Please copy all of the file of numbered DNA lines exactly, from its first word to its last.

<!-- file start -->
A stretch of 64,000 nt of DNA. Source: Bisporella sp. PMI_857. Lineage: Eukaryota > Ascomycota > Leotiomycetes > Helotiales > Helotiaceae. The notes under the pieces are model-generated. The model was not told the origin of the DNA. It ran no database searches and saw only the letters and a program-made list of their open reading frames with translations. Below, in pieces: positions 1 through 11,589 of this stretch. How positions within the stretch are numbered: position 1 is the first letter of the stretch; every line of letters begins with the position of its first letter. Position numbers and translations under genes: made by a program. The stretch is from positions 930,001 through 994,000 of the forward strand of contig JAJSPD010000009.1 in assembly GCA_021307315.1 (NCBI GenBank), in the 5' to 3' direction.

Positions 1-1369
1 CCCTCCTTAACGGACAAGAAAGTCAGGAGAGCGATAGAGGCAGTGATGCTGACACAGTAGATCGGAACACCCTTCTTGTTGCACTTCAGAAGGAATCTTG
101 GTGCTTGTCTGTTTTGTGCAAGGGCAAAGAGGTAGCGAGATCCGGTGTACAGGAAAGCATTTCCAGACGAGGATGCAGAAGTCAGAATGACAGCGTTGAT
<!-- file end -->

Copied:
A stretch of 64,000 nt of DNA. Source: Bisporella sp. PMI_857. Lineage: Eukaryota > Ascomycota > Leotiomycetes > Helotiales > Helotiaceae. The notes under the pieces are model-generated. The model was not told the origin of the DNA. It ran no database searches and saw only the letters and a program-made list of their open reading frames with translations. Below, in pieces: positions 1 through 11,589 of this stretch. How positions within the stretch are numbered: position 1 is the first letter of the stretch; every line of letters begins with the position of its first letter. Position numbers and translations under genes: made by a program. The stretch is from positions 930,001 through 994,000 of the forward strand of contig JAJSPD010000009.1 in assembly GCA_021307315.1 (NCBI GenBank), in the 5' to 3' direction.

Positions 1-1369
1 CCCTCCTTAACGGACAAGAAAGTCAGGAGAGCGATAGAGGCAGTGATGCTGACACAGTAGATCGGAACACCCTTCTTGTTGCACTTCAGAAGGAATCTTG
101 GTGCTTGTCTGTTTTGTGCAAGGGCAAAGAGGTAGCGAGATCCGGTGTACAGGAAAGCATTTCCAGACGAGGATGCAGAAGTCAGAATGACAGCGTTGAT